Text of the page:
For the last day of school before winter break, both of Z's classes had food-related activities. Her AM Kindergarten teacher was making hot cocoa from scratch, and they do something with candy canes... seeing how many it takes to measure stuff? So I had a dye-free candy cane and dye-free marshmallows in her school bag, ready to go. Only it snowed, and school was cancelled. Aw.
Her other school was still on though, so I sent her there all day instead. While she was gone, I got busy baking gluten-free gingerbread people to bring to the gingerbread decorating party later that afternoon. Where I was "volunteering" to help. Yay. And I brought an assortment of "safe" dye- and gluten-free goodies and frosting to decorate with!
|Choco-rocks, UNREAL candies, Surf Sweets jellybeans, Trader Joe's gumdrops, TJ's candy-coated sunflower seeds,|
Candy Tree licorice laces, TruJoy peppermints, Whole Foods gummy stars, Surf Sweets gummy bears (in mini packet)
EasyLunchbox candy buffet and candy-slathered dye- and gluten-free gingerbread people. She didn't even complain about not having colored frosting to pipe on, like the other kids had. (I didn't know what they all were getting. I kept asking the teacher what she had asked other parents to send to share, and she just kept responding that I should bring whatever Z would want. Argh.)
[This post contains affiliate links.]Here are some of the easier-to-find brands of dye-free candies. I try to keep an assortment on-hand all year round to trade for goodie bags and Trick or Treats and random lollipops from the lady at the emissions testing place. In fact, I keep a small baggie of gum, lollipops, mints, and individual packets of gummy bears and jelly beans in my purse at all times. And Z's morning Kindy teacher keeps a larger bag at school, in case the snack parent or a birthday child brings something we're unprepared for! (Same stuff as my baggie, plus marshmallows and gluten-free cheese crackers, pretzels, and cookies. And a packet of dye-free cotton candy, which so far has been an acceptable sub for anything I've been unable to match.) The afternoon class has several kids with food allergies, so the only food allowed in the classroom is planned ahead by the teacher. Anything brought in from home is handed out on their way out the door.
- Yummy Earth jellybeans, gummies, lollipops, and mints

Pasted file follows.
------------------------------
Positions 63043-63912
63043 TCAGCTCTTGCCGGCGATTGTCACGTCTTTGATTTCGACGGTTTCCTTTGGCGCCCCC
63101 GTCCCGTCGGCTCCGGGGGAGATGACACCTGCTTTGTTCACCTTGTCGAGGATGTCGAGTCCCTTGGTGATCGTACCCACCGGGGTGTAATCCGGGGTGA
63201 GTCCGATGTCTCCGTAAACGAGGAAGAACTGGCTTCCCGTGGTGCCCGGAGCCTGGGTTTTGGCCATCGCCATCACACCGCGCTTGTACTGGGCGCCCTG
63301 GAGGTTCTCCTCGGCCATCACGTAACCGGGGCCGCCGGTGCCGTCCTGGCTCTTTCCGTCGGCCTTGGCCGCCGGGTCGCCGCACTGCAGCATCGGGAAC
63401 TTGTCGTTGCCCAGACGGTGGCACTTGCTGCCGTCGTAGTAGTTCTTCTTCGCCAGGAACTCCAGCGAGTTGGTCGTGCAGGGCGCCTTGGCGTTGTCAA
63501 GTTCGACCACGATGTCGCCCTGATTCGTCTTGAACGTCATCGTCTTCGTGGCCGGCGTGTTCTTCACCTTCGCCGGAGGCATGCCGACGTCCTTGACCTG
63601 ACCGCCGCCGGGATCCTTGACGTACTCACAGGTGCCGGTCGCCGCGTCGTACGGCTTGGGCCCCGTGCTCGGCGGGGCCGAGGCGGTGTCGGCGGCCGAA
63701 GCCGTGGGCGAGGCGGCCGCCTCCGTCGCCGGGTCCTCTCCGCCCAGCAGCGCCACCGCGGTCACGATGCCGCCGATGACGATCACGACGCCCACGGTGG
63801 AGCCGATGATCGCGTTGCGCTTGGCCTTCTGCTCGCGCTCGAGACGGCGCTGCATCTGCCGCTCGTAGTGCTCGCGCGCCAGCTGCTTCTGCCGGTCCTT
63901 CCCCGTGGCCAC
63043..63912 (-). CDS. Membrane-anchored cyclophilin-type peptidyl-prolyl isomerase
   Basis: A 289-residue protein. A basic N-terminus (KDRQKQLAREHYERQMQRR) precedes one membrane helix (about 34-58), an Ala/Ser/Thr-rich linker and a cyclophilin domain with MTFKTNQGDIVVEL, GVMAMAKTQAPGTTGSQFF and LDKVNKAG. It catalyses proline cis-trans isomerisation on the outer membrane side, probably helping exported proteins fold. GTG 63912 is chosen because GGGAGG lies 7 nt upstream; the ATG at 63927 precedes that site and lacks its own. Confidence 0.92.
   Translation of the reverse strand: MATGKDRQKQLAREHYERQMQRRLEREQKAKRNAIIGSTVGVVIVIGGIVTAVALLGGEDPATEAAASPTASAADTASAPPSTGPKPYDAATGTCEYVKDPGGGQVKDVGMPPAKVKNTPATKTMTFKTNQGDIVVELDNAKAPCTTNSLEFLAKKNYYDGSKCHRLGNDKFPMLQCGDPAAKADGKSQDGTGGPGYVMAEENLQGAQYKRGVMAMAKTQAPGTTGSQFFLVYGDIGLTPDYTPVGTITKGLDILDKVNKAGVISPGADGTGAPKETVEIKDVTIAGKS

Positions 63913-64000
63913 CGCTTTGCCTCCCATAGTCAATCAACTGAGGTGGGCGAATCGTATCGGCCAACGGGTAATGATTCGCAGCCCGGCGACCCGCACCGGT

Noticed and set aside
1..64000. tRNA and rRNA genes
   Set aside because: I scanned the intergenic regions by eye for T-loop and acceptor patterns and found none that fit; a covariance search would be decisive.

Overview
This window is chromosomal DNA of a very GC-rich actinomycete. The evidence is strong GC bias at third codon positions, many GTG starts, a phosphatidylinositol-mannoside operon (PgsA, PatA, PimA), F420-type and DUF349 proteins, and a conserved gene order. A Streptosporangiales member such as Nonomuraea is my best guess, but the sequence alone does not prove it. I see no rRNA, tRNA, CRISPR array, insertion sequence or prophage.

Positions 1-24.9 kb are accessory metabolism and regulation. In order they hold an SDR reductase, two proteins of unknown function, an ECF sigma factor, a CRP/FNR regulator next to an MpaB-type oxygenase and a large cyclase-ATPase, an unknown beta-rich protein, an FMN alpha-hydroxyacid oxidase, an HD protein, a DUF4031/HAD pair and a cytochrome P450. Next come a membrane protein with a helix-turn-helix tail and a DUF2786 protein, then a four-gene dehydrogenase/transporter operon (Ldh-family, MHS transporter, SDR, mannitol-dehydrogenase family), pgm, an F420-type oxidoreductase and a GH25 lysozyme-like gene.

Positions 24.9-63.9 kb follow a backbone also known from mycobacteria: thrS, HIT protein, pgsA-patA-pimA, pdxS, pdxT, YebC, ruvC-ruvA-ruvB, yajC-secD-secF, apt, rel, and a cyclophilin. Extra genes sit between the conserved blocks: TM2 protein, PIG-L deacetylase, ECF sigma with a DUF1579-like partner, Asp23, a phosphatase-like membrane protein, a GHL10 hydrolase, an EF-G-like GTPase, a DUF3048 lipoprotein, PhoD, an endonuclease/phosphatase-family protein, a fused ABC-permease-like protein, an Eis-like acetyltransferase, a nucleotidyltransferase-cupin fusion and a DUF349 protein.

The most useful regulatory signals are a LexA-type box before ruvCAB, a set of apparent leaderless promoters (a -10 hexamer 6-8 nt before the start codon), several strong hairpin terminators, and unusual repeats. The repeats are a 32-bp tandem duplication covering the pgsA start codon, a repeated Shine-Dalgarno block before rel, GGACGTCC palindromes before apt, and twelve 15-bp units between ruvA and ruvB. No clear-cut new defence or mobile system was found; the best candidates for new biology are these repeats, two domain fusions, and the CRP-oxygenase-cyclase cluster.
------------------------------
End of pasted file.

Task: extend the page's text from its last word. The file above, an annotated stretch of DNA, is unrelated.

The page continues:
- Surf Sweets jellybeans, gummies (bears, worms, drops, Os, and seasonal heart and holiday shapes,) and lollipops and TruJoy candy canes
- Confectious peppermint sprinkles
- Dandies marshmallows
- Glee Gum
- Candy Tree licorice
- Unreal Candy
- India Tree Nature's Colors sprinkles and food color
[If you are gluten free, beware - most of the candies at Trader Joe's have gluten, including their gummies, jelly beans, and marshmallows, as do most dye-free licorice brands out there. Bah!]
Your House Or Mine?My family gets together each year for a gingerbread house decorating party. This would be our first year gluten-free, so I wasn't sure how I wanted to handle it. Let them decorate graham cracker houses like everyone else, but not let them eat them? (We've always eaten them!) *gulp* Bake my own graham crackers to build houses from? Or *double gulp* bake actual gingerbread cookie houses?
I really wasn't up to doing gingerbread math and architecture, and I didn't want to figure out how to cut and bake my own gingerbread house. I looked into buying a special cookie cutter set or baking pan mold, but I was truly at an all-time lazy after making just the cookie people.
Last year I found a dye-free gingerbread house kit from Trader Joe's - a steal at around $8! But that wouldn't work for us this year, since pretty much everything but the icing has gluten in it. I did buy one for the cute little icing people though. They contain casein, so I can't eat them, but the girls can. I gave the rest of the kit to my sister. But for anyone not worried about gluten or dairy, this is a must-find!
Sensitive Sweets, a gluten-nut-peanut-dairy-egg-free bakery online that sells gluten-free gingerbread house kits. Actual kits. Not just mixes and schematics! As an added bonus, their products are also dairy-free, so Mama can eat some too! Nom! Their basic kit comes with the cookie house (not assembled,) and icing mix, but I paid the extra $10 for the "deluxe" kit with an extra tub of frosting, some seasonal cupcake toppers (that I can re-use for bento! Wahoo!) and Surf Sweets dye-free candies.
The EasyLunchbox did double duty, since I just took the one full of leftover candy from her school party and replenished what was used, then trotted it off to my sister's house!
Z's Candy Housegluten-free pretzel sticks for logs, and orange ChocoRocks for the fire!)
Since the Sensitive Sweets deluxe kit ended up being around $50 after shipping, I couldn't justify buying more than one. Initially when I ordered it, I told the girls they'd have to share. Maybe one decorates the left and one decorates the right? But I found some gluten-free graham crackers, and built a rudimentary mini house that E was satisfied with, so everyone walked away happy.
I had a bit of a crisis with the icing being too thin, but that was user-error. I'm just no good at vague directions like "add water and mix until thick and glossy." I thought it was plenty thick and glossy when I was putting them together... They made it to my sister's house intact, for our annual gingerbread house decorating party, so all's well that end's well!
E's Little House
In addition to the standard gingerbread boys and girls (and Doctor Who shaped!) gingerbread people, I also made a few "gingerbread sisters" with a little people cookie cutter set. It comes with a bigger kid and little kid, which was perfect for my girls! Although Z chose a regular large gingerbread girl to go with the gingerbread baby in front of her house.
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